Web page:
Maybe the West Indies distillers made so much money selling new spirit to the navy they didn’t need to fuss with long aging for Scottish palates. Another, probably better reason is that after 1830 patent molasses spirits (using the Coffey still) caused a decline in pot still production, see this discussion in Difford’s Guide.
Since the pot still represented, as it still does, the quality end of spirits production, this may well account for the long-term fade of rum as a high-end drink in Scotland.
In any case, by 1850 whisky was Scotland’s bibulous calling card, first at home, then in most English-speaking areas anywhere.
Nonetheless even in 1865 a book on Glasgow and west Scotland by Peter Mackenzie, a newspaper editor, lauded fine rum as “the ruling element” of the region. Mackenzie said the rum came from Jamaica and Trinidad.
He explains that it was used in punch with lemon or lime and also drunk neat with a chaser of “stewed tamarinds”. Are you reading, chic rum bars of the world? Get with the parade, the 1800s one.
The Scots never forgot rum and the taste was carried into the 20th century, a half-forgotten heritage a few blenders kept going, and old salts and some others still drank in the bars.
Ironically, when Scotland’s first rum distillery, Dark Matter, set up a couple of years ago the founders took inspiration, not from native tradition, but from foreign travels. A second rum distillery will soon be operational, Beach Craft in Moray, and a rum festival jmhas just finished a successful run in Edinburgh, soon to visit London.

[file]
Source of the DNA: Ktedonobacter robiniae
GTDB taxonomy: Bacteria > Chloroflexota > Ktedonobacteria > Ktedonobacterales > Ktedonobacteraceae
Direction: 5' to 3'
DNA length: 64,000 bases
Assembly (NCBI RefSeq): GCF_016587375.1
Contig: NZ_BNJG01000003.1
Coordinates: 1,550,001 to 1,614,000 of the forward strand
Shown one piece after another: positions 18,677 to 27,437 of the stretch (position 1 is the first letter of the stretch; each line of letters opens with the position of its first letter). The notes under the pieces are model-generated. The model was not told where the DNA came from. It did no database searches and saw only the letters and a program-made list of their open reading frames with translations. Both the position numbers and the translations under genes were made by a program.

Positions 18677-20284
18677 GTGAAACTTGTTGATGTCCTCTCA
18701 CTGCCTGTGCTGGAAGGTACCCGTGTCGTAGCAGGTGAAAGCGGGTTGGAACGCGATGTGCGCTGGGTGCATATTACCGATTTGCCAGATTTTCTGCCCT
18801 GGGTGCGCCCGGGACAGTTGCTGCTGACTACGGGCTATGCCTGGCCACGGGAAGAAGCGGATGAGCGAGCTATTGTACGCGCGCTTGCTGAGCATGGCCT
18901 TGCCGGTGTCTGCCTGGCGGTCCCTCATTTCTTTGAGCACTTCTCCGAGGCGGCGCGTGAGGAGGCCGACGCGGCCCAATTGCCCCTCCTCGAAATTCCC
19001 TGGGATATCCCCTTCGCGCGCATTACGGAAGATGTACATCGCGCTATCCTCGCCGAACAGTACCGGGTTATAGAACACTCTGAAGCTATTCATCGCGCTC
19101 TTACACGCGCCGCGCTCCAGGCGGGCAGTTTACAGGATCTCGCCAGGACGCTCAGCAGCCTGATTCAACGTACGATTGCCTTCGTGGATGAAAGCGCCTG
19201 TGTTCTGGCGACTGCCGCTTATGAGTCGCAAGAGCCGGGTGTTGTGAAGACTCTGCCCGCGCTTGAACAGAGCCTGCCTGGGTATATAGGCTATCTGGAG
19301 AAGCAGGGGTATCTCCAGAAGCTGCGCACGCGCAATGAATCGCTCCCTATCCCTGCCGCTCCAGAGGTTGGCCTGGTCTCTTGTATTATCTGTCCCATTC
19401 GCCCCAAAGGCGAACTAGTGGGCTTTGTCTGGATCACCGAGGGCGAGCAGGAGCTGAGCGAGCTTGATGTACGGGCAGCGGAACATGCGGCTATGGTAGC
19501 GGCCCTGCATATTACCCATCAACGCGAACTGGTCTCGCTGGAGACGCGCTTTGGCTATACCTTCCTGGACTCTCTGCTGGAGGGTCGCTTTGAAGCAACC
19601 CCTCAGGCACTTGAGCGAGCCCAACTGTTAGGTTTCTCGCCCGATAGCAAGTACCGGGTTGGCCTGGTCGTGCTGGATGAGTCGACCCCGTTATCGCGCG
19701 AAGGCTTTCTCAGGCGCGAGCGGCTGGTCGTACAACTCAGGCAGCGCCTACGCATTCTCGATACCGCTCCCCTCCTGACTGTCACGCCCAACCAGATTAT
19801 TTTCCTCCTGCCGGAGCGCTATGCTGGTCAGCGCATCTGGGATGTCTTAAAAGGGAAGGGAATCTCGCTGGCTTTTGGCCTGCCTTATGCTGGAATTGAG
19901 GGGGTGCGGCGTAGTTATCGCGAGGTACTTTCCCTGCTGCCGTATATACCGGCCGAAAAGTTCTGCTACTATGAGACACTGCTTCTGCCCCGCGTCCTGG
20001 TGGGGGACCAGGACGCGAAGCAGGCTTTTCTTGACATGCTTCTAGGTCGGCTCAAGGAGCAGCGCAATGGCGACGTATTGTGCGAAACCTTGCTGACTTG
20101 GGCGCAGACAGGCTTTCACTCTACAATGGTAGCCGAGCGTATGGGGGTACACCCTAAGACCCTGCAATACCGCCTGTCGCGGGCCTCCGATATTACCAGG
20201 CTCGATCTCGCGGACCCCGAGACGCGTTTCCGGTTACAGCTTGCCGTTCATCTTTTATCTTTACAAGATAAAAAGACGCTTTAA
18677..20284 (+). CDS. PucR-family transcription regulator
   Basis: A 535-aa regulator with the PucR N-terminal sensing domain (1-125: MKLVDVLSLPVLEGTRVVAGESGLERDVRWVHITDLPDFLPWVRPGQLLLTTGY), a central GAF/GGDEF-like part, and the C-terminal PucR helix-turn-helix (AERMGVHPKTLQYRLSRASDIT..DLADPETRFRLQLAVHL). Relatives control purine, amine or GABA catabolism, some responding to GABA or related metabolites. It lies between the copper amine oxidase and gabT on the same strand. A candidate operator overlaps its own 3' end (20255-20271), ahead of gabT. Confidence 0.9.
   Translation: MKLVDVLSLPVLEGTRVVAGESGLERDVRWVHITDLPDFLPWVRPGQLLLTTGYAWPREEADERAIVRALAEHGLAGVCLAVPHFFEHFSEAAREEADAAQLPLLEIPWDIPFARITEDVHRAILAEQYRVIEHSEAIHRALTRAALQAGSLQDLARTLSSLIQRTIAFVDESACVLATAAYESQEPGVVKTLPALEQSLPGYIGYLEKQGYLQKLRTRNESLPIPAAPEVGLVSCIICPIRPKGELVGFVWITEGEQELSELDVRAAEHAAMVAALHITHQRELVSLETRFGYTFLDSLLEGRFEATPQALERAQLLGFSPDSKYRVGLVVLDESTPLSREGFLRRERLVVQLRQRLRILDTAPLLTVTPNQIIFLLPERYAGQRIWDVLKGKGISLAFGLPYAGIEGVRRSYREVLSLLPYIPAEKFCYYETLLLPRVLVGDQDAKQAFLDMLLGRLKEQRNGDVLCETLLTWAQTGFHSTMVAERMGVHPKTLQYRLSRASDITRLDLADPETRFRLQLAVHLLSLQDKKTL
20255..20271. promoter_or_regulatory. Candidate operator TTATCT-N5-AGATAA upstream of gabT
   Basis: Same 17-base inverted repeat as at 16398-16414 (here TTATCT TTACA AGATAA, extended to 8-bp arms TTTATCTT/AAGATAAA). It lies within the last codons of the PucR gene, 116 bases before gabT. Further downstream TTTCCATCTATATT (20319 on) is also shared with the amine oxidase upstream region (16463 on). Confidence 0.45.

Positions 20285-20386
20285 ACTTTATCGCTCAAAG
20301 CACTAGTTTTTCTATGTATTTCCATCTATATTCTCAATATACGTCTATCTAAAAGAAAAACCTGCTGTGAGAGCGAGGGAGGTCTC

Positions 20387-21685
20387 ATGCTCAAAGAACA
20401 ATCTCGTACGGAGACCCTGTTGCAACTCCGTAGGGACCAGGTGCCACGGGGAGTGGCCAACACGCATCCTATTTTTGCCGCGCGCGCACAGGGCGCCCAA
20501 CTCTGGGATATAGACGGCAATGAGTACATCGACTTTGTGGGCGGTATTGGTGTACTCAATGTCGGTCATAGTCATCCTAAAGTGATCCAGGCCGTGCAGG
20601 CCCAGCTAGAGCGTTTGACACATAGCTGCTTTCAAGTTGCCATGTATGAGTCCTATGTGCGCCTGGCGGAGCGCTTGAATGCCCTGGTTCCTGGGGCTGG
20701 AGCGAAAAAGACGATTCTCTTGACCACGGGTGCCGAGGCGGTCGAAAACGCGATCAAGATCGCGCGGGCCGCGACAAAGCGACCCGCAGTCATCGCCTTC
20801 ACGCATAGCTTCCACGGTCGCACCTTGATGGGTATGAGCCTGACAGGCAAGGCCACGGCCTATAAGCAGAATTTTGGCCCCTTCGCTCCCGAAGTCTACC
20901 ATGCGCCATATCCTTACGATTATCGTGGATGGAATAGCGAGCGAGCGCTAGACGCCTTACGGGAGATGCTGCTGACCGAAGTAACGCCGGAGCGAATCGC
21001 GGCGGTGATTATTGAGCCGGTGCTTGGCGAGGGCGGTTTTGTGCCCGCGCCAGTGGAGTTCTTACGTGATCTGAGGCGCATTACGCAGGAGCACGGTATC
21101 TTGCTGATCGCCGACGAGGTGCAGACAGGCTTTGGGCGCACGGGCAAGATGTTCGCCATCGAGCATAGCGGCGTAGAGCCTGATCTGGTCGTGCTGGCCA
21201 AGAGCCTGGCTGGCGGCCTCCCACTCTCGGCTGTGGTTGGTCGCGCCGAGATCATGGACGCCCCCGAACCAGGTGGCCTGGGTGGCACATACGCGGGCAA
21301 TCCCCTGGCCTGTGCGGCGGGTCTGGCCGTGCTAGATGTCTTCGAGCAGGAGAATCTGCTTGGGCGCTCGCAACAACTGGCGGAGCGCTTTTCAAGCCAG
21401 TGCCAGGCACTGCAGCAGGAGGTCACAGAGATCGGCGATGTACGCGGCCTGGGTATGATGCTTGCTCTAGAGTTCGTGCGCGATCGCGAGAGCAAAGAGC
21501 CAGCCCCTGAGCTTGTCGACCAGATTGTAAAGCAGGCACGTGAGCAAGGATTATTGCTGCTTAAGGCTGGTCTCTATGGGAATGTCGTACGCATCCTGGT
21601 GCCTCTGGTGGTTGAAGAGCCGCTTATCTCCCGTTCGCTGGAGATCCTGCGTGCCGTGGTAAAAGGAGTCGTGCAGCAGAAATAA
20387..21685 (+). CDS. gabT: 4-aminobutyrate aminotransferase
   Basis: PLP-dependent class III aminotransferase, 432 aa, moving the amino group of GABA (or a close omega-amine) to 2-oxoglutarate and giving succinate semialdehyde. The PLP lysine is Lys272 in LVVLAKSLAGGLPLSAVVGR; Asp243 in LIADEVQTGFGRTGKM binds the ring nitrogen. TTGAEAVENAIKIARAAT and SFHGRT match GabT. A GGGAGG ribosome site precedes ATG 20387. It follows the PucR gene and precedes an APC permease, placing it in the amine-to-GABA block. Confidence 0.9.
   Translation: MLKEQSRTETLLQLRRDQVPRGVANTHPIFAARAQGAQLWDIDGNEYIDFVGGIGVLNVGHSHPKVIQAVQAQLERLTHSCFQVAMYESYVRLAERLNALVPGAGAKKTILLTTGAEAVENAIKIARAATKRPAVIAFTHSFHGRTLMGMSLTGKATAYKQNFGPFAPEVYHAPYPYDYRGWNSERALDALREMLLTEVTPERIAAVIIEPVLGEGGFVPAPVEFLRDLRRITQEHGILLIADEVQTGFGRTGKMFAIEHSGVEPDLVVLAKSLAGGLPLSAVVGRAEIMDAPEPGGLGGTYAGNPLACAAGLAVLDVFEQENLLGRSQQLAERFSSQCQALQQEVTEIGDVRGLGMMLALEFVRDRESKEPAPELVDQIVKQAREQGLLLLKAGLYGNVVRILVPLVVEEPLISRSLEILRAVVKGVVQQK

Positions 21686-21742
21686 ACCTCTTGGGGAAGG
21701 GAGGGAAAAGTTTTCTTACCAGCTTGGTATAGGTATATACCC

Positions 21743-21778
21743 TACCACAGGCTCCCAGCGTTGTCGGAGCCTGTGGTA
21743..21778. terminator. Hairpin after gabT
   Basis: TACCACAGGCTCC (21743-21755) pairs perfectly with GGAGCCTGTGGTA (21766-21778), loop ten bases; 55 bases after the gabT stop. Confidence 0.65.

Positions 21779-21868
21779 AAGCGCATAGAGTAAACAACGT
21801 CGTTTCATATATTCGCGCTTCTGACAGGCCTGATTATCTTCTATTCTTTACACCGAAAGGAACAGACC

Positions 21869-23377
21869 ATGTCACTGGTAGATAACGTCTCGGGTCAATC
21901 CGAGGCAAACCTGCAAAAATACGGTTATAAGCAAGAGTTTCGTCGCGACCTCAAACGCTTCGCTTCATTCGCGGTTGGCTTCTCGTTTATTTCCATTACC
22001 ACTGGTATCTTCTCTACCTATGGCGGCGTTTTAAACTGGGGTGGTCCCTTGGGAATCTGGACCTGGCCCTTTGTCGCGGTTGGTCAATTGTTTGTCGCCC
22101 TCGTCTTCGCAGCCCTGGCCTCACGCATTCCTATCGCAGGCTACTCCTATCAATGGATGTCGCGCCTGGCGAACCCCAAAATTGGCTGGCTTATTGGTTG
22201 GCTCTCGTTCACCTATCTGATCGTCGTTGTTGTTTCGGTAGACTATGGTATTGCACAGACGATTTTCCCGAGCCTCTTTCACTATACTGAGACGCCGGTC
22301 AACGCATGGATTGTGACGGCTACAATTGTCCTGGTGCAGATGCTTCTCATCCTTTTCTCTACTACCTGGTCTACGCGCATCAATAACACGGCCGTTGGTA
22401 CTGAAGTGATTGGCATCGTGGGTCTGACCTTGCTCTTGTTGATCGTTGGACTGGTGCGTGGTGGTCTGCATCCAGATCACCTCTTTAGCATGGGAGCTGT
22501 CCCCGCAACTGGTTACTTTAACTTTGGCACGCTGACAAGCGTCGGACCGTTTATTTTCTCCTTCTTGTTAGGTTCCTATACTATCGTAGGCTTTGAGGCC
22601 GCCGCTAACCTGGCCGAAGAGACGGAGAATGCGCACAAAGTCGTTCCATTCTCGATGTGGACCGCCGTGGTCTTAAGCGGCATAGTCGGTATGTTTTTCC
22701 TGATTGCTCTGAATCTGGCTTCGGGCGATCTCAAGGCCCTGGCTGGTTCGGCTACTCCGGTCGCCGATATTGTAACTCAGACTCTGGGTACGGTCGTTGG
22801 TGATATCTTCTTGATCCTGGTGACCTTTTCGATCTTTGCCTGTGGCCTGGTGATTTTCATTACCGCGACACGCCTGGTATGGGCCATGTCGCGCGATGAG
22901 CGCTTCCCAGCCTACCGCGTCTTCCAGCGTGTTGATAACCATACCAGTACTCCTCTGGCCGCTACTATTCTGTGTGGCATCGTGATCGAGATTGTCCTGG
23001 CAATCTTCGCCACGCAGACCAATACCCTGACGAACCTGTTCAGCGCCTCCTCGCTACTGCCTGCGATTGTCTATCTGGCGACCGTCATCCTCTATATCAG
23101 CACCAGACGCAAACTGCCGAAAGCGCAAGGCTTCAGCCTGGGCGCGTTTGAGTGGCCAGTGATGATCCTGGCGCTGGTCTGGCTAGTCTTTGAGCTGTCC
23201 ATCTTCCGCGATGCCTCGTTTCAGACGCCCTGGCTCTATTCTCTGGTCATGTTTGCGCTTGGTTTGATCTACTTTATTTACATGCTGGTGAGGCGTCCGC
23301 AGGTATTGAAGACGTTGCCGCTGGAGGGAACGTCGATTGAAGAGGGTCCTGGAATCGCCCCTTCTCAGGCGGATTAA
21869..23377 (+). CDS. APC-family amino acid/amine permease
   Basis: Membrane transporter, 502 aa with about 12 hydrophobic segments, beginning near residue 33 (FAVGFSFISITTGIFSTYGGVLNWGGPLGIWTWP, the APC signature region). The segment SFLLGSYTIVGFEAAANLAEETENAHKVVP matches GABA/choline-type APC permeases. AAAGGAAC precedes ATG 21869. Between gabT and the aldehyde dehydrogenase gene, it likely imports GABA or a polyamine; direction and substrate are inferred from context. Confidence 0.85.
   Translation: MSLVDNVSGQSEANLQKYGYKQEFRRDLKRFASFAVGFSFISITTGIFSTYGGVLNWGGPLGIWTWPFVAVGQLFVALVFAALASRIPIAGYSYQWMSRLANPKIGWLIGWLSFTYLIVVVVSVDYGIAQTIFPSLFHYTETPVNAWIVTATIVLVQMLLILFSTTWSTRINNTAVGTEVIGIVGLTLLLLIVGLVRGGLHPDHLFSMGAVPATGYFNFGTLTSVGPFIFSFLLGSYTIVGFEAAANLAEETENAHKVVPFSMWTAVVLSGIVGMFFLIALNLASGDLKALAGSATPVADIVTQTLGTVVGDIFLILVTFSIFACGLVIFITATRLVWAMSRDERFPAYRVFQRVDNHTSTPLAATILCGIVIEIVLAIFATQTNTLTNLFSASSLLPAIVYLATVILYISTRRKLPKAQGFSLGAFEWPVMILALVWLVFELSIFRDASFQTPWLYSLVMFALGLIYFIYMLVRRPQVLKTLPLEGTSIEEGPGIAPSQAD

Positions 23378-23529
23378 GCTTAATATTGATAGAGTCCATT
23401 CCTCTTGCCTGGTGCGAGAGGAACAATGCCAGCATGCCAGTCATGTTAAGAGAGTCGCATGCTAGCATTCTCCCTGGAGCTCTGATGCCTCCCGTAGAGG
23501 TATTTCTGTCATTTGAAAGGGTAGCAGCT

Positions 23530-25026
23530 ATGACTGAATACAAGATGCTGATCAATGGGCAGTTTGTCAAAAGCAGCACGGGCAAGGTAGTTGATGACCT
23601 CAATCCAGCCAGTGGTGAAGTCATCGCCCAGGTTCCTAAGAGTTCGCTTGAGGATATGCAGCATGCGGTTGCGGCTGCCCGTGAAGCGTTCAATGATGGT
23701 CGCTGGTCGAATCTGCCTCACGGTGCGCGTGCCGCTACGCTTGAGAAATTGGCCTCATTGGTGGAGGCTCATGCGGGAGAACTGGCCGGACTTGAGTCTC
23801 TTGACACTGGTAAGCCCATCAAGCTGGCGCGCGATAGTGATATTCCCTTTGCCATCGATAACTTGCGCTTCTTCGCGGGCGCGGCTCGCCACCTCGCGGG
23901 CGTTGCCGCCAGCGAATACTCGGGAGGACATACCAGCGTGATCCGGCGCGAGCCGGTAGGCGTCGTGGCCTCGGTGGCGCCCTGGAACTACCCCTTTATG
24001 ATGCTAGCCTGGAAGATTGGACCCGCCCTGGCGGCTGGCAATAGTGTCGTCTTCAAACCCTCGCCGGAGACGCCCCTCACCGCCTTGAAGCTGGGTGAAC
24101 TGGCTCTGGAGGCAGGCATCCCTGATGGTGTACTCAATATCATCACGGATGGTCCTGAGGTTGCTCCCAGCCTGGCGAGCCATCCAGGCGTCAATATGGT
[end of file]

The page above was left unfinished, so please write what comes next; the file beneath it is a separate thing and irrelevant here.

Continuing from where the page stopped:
So, one way or another, to the old reliables the newbies stretch their hands, and a long tradition is renewed, nay extended (spiced rum, did you need to ask?!). But is it really accidental though …? I think the folk memory encodes cultural practices, a psychic DNA that can endure for generations.
Watson’s rum, and O.V.D. too, are good, aged pot still Demerara. They are by the single distillery surviving in Guyana but which benefits from a plethora of stills, some, hundreds of years old.
O.V.D. states on its website:
First imported into Scotland in 1838 O.V.D. (Old. Vatted. Demerara.) is blended from the world’s finest Demerara rums made from sugar cane that grows alongside the Demerara river in Guyana.
A full strength (40% abv) rum, every bottle of O.V.D. is matured in oak casks for up to 7 years giving it great smoothness, flavour and character.
Owned by William Grant & Sons (the Scottish family spirits company) and distributed by William Grant & Sons UK, O.V.D. is the best selling dark rum in Scotland.
Today all aging is done in Guyana but most comment agrees the rum is as good as ever. This review of Watson’s Demerara at the Lone Caner website is emblematic.
Rum of course stands no chance to evict whisky from its spiritual home. In fact the two are joined at the hip: just as for O.V.D., the Robert Watson label is owned by a whisky business, in this case Ian Macleod Brands.
Rum is being distilled as well in Scotland by a new whisky distillery in Perthshire, Strathearn. The house sells its own brands under the Dunedin name and makes rum under contract for a least one non-distilling merchant.
Rum’s survival suits a nation formerly renowned for building and designing ships and sending its sons to do Empire’s work over the seven seas. Whisky never quite put the boot in. Today the drinks are mates, and the bad-blood days of the 1800s, fueled by differential tariffs, forgotten.
Note re images: the first image above was sourced at Catawiki here and the remainder from the producers’ sites linked in the text. All intellectual property in the images belongs solely to their lawful owner or authorized user, as applicable. Images are used for educational and historical purposes. All feedback welcomed.